We have to realize that what we do to put ourselves right with God is futile, we are too broken, sin has too great a hold on us. And to do that, far to often we needed to realize our brokenness, we needed to stumble…

and be caught.

It is then, when we realize it is not by our strength or reason that we are saved that we are ready for the Holy Sprit to work. When we realize we can’t meet the simple standard of Loving God and loving our neighbor that God can come to us in our brokenness and begin healing us, completing us, making us holy because he has made us righteous because of Christ’s death.

It takes a lot of that love to be there when they fall, It takes patience to help them realize that God is there, working in their lives. To watch them struggle, well that never gets easier, but the glorious moment when the Spirit brings them to life, is a miracle you won’t forget.

It is a miracle when someone comes to depend on Jesus, a miracle beyond anything else we will ever witness.

God with them, as He is with us.

Lord, give us the patience to walk alongside people, as You guide their journey to You. AMEN!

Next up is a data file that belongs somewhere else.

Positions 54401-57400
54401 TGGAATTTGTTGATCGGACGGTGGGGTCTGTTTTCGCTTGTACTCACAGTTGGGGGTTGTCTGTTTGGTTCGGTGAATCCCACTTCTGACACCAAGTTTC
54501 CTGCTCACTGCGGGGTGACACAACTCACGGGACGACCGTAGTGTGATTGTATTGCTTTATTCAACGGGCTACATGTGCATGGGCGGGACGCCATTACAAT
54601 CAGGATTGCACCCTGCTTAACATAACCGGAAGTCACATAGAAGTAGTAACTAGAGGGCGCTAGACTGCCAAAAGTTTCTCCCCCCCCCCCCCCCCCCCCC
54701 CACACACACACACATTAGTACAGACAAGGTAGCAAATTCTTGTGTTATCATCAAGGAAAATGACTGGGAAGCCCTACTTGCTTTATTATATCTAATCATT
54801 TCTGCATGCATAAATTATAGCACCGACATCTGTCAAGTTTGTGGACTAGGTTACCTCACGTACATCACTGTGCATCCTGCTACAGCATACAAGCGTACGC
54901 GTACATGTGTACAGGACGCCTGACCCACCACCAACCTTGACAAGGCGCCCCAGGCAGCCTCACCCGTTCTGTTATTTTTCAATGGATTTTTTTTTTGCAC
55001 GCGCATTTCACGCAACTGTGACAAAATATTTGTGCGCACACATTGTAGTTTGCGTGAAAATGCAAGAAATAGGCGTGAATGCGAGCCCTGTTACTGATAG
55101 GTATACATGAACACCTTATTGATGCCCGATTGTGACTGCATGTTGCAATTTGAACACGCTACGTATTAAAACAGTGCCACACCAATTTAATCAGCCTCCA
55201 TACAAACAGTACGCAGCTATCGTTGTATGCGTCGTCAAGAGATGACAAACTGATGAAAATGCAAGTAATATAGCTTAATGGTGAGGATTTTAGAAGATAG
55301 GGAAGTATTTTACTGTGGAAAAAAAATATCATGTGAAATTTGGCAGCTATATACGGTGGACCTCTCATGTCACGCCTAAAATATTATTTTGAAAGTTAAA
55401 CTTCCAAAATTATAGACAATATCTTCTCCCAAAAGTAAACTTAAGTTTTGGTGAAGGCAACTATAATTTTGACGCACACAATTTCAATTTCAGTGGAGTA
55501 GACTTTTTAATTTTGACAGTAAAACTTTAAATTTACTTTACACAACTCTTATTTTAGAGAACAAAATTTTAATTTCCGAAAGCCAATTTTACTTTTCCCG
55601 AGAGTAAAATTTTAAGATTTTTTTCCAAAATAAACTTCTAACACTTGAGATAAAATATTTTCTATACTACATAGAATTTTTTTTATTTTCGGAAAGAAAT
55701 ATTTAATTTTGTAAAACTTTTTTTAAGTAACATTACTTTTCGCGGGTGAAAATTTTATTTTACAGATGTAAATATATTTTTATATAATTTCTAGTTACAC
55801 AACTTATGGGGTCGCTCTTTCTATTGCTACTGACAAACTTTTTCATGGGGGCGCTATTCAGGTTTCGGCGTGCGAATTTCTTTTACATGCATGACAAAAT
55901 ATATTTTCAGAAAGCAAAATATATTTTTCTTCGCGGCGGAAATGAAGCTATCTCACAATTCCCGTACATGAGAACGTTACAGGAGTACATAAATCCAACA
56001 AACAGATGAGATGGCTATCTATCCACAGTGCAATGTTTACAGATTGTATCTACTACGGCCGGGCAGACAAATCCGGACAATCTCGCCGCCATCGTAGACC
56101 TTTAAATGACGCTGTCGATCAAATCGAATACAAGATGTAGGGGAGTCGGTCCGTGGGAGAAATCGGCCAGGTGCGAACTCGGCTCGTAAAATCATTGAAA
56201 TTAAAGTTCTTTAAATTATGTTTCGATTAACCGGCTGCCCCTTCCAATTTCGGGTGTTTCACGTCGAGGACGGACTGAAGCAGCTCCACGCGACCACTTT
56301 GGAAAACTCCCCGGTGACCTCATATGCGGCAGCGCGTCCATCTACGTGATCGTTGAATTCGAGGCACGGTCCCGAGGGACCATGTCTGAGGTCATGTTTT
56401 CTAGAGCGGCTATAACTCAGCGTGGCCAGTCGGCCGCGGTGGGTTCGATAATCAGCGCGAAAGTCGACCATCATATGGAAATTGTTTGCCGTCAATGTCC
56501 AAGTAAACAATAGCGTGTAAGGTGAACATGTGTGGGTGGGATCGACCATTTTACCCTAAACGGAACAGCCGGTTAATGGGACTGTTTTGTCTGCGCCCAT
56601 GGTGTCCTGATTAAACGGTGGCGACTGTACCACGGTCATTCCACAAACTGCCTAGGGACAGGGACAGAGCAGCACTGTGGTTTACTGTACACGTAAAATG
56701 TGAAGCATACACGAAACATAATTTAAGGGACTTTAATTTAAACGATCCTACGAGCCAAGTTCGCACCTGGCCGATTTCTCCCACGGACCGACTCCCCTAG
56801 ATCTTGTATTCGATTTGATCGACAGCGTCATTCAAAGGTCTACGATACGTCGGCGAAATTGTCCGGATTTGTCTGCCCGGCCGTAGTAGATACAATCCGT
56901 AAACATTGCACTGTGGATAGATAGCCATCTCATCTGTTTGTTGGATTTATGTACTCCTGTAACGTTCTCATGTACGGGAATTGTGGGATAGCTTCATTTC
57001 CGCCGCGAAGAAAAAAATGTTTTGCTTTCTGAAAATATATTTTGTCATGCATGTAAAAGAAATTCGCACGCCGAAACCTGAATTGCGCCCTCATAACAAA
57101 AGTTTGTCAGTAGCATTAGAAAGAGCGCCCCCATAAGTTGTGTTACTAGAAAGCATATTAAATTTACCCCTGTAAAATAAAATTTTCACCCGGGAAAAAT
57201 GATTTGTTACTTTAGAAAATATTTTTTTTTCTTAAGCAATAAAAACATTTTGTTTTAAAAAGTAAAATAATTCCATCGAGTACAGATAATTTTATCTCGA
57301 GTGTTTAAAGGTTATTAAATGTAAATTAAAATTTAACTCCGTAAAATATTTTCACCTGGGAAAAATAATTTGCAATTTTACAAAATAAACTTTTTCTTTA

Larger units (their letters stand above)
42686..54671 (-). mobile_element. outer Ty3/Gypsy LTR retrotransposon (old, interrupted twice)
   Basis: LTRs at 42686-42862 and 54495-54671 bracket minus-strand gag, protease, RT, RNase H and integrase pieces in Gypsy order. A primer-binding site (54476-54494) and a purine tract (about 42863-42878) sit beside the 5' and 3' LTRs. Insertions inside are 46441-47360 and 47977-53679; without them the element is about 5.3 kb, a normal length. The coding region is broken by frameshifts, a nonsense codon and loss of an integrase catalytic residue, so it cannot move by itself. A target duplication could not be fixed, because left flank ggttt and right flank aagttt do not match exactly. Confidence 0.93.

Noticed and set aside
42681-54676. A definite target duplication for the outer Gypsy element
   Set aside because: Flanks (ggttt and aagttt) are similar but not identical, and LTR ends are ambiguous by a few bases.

Escriva, Josemaria. The Way (Kindle Locations 219-220). Scepter Publishers. Kindle Edition.

Luther’s Small Catechism: Developed and Explained.

Worship is more than a service!

Word, bread, wine, CHRIST IS WITH US!

Devotional Thought of the Day:

40 But God raised him from death three days later and caused him to appear, 41 not to everyone, but only to the witnesses that God had already chosen, that is, to us who ate and drank with him after he rose from death. 42 And he commanded us to preach the gospel to the people and to testify that he is the one whom God has appointed judge of the living and the dead. 43 All the prophets spoke about him, saying that all who believe in him will have their sins forgiven through the power of his name.” Acts 10:40-43 GNT

Worship is not only submission, but also translates into the mystery of ‘communion’ and ‘union’.

A conversation I had this week touched on the idea of liturgical worship and its connection to evangelism. I thought it interesting that it wasn’t considered as a natural progression.

Then again, maybe I shouldn’t be, given all the years of worship wars that have dominated churches, especially those who have a formal liturgy. Who defines worship and liturgy as what happens in a formal, even antiseptic manner as God blesses His people in a gathering and they respond back with canned prayers and hymns barely sung.